A person has actual possession of a substance if it is on his person, he is aware of its presence, and either by himself or together with others he has the power and intent to control its disposition or use. Constructive possession, on the other hand, exists when the defendant, while not having actual possession, . . . has the intent and capability to maintain control and dominion over the narcotics. When the defendant does not have exclusive possession of the location where the drugs were found, the State must make a showing of other incriminating circumstances in order to establish constructive possession.

State v. Boyd, 177 N.C. App. 165, 175, 628 S.E.2d 796, 805 (2006) (citations and quotations omitted).     
    In the present case, the State relied on the doctrine of constructive possession. Defendant argues that he did not have constructive possession of the methamphetamine or the precursorchemicals. Defendant contends that he was only briefly in the shed, and that he never had exclusive possession of the shed. Furthermore, Defendant did not flee when the owner of the shed approached. Defendant did not own the shed which was located only fifty feet from the house of the State's primary suspect, Ms. Brinkley. Lastly, Defendant points out that local law enforcement officers did not collect any fingerprints from the crime scene.
    In the present case, the parties agree that Defendant did not have exclusive possession of the premises. Without exclusive possession, the State had to prove the presence of other incriminating circumstances for constructive possession to be inferred. See Boyd, 177 N.C. App. at 175, 628 S.E.2d at 805. We hold that the State sufficiently proved other incriminating circumstances to establish that Defendant had constructive possession of methamphetamine and precursor chemicals.
    The State presented evidence that Mr. Boyd found Defendant alone in the shed where the methamphetamine and precursor chemicals used in the manufacture of methamphetamine were located, with the door locked from the inside. Defendant left the premises only after being confronted by Mr. Boyd, the owner of the shed. Mr. Boyd testified that he recognized Defendant as a frequent visitor of a former tenant. The State's evidence also showed that SBI agents found the following materials in the shed: two bottles containing a total of 2,090 grams of liquid later determined to contain methamphetamine, along with iodine, pseudoephedrine, red phosphorus, and other materials commonly used in the manufacturingof methamphetamine. Investigators also found a jar of unknown liquid sitting on a heater that was on and warm to the touch. Moreover, investigators found in the shed an envelope addressed to Defendant that contained a 2003 tax document of Defendant's from the Employment Security Commission. Viewed in the light most favorable to the State, this is sufficient evidence of other incriminating circumstances necessary for inferring that Defendant had constructive possession of the methamphetamine and precursor chemicals.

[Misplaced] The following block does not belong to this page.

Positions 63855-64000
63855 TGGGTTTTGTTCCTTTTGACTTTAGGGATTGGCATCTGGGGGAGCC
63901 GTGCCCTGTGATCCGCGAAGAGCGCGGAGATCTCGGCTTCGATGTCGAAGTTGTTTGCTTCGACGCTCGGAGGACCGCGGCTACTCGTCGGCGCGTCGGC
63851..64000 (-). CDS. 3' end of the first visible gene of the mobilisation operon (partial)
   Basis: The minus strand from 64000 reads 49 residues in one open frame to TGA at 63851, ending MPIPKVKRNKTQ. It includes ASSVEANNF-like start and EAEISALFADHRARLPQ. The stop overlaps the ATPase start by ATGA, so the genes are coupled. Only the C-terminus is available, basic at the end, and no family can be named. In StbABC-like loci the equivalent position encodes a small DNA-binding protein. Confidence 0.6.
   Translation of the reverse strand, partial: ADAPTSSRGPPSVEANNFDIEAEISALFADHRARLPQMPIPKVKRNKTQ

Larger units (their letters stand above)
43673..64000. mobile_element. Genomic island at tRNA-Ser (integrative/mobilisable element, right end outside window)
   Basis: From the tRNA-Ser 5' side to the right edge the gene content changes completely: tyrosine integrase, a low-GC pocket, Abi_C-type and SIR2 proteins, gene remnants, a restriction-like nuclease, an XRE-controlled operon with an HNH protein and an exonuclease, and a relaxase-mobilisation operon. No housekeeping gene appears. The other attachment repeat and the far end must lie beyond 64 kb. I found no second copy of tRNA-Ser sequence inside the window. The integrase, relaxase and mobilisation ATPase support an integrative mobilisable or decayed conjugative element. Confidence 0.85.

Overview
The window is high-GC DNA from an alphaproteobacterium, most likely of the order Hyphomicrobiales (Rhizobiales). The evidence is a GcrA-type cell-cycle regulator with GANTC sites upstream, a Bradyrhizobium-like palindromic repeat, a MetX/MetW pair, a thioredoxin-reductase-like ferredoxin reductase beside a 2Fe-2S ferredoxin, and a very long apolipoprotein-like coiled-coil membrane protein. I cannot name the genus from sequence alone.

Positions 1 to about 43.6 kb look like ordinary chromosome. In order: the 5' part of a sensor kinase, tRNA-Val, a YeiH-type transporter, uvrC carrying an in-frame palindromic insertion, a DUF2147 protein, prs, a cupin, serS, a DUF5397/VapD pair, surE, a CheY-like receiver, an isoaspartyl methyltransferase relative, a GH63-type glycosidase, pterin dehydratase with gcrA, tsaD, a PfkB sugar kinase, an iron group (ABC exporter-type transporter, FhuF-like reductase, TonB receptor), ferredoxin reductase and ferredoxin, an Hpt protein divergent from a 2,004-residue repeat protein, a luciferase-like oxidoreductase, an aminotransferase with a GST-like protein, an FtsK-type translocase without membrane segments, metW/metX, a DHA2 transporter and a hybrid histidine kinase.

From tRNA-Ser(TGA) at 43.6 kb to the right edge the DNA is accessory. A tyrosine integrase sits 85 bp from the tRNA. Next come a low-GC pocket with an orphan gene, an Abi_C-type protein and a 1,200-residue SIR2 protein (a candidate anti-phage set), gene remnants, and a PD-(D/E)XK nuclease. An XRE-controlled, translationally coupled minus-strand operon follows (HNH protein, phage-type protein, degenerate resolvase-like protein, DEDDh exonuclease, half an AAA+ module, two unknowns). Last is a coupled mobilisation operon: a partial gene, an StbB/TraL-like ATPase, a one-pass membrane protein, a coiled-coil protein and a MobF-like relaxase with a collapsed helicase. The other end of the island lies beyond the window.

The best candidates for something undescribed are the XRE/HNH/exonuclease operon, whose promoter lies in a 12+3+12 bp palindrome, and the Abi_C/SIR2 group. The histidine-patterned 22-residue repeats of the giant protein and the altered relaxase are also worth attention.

Defendant cites State v. Alcolatse, 158 N.C. App. 485, 581 S.E.2d 807 (2003), State v. McLaurin, 320 N.C. 143, 357 S.E.2d 636 (1987), and State v. Chavis, 270 N.C. 306, 154 S.E.2d 340 (1967), in support of his argument that the State did not prove he had constructive possession of the materials. However, these cases are distinguishable.
    In Acolatse, this Court reversed the defendant's convictions for possession with intent to sell and deliver cocaine and trafficking in cocaine by possession because the State failed to prove sufficient incriminating circumstances so as to create an inference of constructive possession. Acolatse, 158 N.C. App. at 490-91, 581 S.E.2d at 811. In Acolatse, the defendant, who had been driving with a revoked license, fled on foot from police officers when they approached. Id. at 486, 581 S.E.2d at 808-09. During the chase, a detective saw the defendant make a throwing motion towards some nearby bushes. Id. at 487, 581 S.E.2d at 809. The detectives found five bags of cocaine on the roof of a nearby detached garage,which was not located near the bushes. Id. The defendant did not reside in, or own, the property where the cocaine was found. Id. The defendant had $830.00 on his person. Id. This Court held the above evidence to be insufficient to establish the other incriminating circumstances necessary to establish an inference of constructive possession. Id. at 490, 581 S.E.2d at 811.
    Acolatse differs from the instant case. None of the evidence in Acolatse directly connected the defendant to the specific location where the cocaine was found. In contrast, in the present case, Defendant was found inside the locked shed with the methamphetamine and precursor chemicals. Furthermore, a jar of unknown liquid was on a heater that was still warm to the touch. Finally, a letter was found in the shed that was addressed to Defendant and that contained confidential tax information. This evidence showed other incriminating circumstances necessary to infer constructive possession.
    In McLaurin, the defendant was convicted of possession of drug paraphernalia that police found during a search of the defendant's house. McLaurin, 320 N.C. at 144-45, 357 S.E.2d at 637. Our Supreme Court held that the evidence indicating the defendant's control over the premises was "patently nonexclusive[.]" Id. at 146, 357 S.E.2d at 638. The Court based this holding on the fact that two other parties had been seen entering and leaving the premises that day. Id. Also, children's clothing and adult male clothing had been found in the closets and bureaus, indicating the defendant did not reside there alone. Id. The Court held thisevidence to be insufficient to establish the other incriminating circumstances necessary to prove constructive possession. Id. at 147, 357 S.E.2d at 638-39.